Alisa (Lee’s wife):
“I’m feeling woozy… I have to get some fresh air.”

Me: “Damn it… I could swear I knew my user name!”
Alisa: “Gurgle, blurp, garoosh, blech… I may be dying here, but you’re an


Oops, I guess I turned my digital recorder on too soon.


Fast forward to some of the observations of the artists

Robert Earl Keen: “Coming from Austin, I had a
fear of Nashville.
But what I am today is a direct result of the experience I gained there.”

John Hiatt: “I don’t write specifically for other people.  I don’t know how. When I’m asked, I always
end up doing poor imitations of other people’s songs.”

Emmylou Harris: “I love Cayamo.  It’s such
a great opportunity to sit in with friends. It’s kind of like a cross between a
festival and a prison break.”


Buddy Miller: “I met my wife Julie when I was auditioning
for a band in Austin.
She said, ‘Don’t hire that guy,’ but they hired me anyway.”

Keen: “I don’t mind doing other people’s songs. After all, I didn’t invent
songwriting.  And I’m sure not the only
guy that’s doing this thing.  I just want
to do material I feel really good about.”

Hiatt: “Bring The Family was a
turning point for me. I finally had begun to get sober. I stopped drinking, I
stopped doing drugs and all of a sudden I had a lot of time on my hands. I got
out of my own way. Before, I had zigged when I should have zagged. So I figured
I’d use all that extra time to create.”


Harris: “I finally gave myself a raise a few years. It meant
that I could work less and spend more time at home with my dogs.”

Keen: “My favorite writers? Richard Thompson, Loudon Wainwright, Nick Lowe… I’d
have to throw Norman Blake in there too. 
And there’s a new guy I think is really good named Adam Carroll.”


Hiatt: “It’s my nature to get restless. I have the
billy-goat syndrome. I always want to know what’s on the other side of the


Miller: “What makes an album a Buddy record rather than a
Buddy and Julie or simply a Julie album? The fact is, Julie’s slow.  This last record started out as her record,
then it was my record, and then ultimately it became both of our record.”


Harris: It’s hard for me to write. I have a terrible fear of
the blank page, but I know I have to get past it.”


Keen: “I think it was Emerson who once said, ‘Imitation is
suicide, but self-imitation is worse.”


Harris: “When I write a song, it has to pass the truth test.
If I’m writing from personal experience, it has to encompass a situation that
everyone can relate to. The lyrics have to have that truth to it.”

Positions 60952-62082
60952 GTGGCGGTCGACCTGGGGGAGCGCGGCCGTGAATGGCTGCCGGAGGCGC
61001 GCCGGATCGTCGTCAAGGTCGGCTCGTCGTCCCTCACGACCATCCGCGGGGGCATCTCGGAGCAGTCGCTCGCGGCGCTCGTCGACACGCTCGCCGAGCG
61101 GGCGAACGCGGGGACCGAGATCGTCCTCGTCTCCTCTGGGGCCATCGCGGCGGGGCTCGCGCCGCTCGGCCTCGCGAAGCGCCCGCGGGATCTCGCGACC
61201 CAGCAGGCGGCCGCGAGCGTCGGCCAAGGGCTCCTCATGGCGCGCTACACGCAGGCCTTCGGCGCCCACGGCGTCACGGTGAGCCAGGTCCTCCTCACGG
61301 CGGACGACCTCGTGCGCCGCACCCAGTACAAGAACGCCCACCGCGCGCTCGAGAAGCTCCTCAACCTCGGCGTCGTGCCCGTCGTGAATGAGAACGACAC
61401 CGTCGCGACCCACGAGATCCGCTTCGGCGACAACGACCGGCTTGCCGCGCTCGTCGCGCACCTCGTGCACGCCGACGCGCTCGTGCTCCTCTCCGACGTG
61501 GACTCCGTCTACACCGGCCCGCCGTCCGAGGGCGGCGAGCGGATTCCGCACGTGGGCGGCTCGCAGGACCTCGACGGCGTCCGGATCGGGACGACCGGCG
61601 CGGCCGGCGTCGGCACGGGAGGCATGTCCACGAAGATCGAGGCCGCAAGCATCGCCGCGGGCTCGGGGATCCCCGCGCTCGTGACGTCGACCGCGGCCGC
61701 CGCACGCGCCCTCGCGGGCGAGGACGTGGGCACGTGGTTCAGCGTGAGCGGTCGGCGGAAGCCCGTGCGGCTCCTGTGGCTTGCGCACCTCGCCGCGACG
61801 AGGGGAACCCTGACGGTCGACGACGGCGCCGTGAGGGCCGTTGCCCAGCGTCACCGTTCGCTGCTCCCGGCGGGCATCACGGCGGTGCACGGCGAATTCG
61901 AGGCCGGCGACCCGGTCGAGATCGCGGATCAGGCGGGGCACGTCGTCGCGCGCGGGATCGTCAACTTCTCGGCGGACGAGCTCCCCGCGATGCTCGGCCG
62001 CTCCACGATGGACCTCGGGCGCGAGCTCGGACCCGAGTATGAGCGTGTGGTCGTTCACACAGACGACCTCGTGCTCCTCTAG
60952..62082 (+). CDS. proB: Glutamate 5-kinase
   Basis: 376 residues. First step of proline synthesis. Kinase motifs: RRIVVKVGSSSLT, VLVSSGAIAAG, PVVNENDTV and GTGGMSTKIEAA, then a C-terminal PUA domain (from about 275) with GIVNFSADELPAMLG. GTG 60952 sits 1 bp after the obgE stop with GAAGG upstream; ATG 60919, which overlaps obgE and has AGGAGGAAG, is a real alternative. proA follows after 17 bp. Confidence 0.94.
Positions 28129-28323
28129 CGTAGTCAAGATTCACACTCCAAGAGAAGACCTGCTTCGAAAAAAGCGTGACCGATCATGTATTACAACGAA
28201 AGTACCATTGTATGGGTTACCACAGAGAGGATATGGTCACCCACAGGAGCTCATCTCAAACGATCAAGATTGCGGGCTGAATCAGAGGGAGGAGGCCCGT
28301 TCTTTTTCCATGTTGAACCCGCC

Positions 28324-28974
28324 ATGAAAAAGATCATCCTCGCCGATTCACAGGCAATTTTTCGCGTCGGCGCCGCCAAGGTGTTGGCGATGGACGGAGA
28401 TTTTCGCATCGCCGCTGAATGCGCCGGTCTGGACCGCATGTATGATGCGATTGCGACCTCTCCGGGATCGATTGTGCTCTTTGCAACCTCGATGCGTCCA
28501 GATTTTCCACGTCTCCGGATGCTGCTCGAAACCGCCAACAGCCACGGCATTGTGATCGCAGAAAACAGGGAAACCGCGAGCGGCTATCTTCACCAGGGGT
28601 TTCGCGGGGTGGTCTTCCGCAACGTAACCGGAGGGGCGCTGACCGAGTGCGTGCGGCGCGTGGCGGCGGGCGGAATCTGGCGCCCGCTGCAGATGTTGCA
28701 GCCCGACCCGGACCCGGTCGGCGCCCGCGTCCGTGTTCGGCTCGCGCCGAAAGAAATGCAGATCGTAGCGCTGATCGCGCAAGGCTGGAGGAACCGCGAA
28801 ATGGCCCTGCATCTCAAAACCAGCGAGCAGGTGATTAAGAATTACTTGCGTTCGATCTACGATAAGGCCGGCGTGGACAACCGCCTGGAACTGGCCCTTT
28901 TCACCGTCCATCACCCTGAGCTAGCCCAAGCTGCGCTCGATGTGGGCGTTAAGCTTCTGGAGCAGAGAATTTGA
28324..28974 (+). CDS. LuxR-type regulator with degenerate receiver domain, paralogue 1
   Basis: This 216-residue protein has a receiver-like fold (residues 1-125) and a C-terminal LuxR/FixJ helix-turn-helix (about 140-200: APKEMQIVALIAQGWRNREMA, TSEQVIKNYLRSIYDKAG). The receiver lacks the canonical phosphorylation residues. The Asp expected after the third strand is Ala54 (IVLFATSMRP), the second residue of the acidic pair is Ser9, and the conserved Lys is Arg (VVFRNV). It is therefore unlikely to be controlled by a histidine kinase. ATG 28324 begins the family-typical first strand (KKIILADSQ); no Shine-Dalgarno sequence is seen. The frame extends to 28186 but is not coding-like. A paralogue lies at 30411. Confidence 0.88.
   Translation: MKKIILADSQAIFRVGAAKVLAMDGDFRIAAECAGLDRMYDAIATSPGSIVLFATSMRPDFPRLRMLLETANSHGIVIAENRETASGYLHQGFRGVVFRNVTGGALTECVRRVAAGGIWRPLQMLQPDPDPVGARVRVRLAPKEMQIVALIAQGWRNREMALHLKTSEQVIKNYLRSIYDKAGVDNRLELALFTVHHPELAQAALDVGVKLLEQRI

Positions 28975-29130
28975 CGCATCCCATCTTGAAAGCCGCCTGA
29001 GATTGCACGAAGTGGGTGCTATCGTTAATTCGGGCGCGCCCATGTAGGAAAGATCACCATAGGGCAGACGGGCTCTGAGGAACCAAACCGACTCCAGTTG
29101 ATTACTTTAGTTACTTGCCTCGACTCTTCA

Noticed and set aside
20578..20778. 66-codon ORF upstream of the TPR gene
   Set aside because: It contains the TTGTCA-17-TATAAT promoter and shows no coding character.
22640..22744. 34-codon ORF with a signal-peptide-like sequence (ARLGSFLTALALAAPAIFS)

Of course, insight is one thing, but the music also has to
speak for itself. 


The three shows we saw later that evening provided proof of
that point. Buddy Miller with Emmylou Harris as a special guest, proved that
the man had lost none of his instrumental dexterity despite being sidelined by
a heart attack and his subsequent triple bypass surgery. “I had no idea what it
involved,” Miller remarked at one point. “I told the doctors, ‘Fine, I’ll have
the surgery, but I have to be back on the bus when it leaves in the morning.'”
Clearly a crowd favorite, Miller swayed the audience’s emotions, not only
through a superb performance, but also in giving them the joy of welcoming him
back to Cayamo after last year’s unfortunate absence. The show was further
stoked by a surprise guest appearance from Shawn Colvin, a featured performer
from last year’s cruise who wasn’t booked for any appearances this year.
Nevertheless, by gracing the stage unexpectedly with Miller and Harris, the
Three Girls and Their Buddy amalgam came just short of a complete reunion.


WPA’s performance followed Miller and company in the
Spinnaker Lounge, and the sight of the seven members onstage, including the
Watkins duo, Sara and Sean, and steel guitar player Greg Leisz, elevated Glen
Phillips’ already amiable presence to new heights.  The band’s mix of pop, roots and bluegrass makes
for a remarkably seamless set and yields one sure standard – “Always Have My
Love.”  It’s already a song on which they
could rest their reputation.


Finally, we capped our evening with Emmylou Harris’
headlining gig in the Stardust Theater. The ever-faithful Buddy Miller provided
an ethereal ambiance, with songs such as “Pancho and Lefty,” “Red Dirt Girl,”
and “Leaving Louisiana in the Broad Daylight” generally enhancing the sleepy
haze we were quickly falling victim to. 
Emmylou was superb, of course, but at the end of a hectic, action-packed
day, the mellow vibe was kind of akin to the evening’s last lullaby. Encore
over, we headed straight for bed.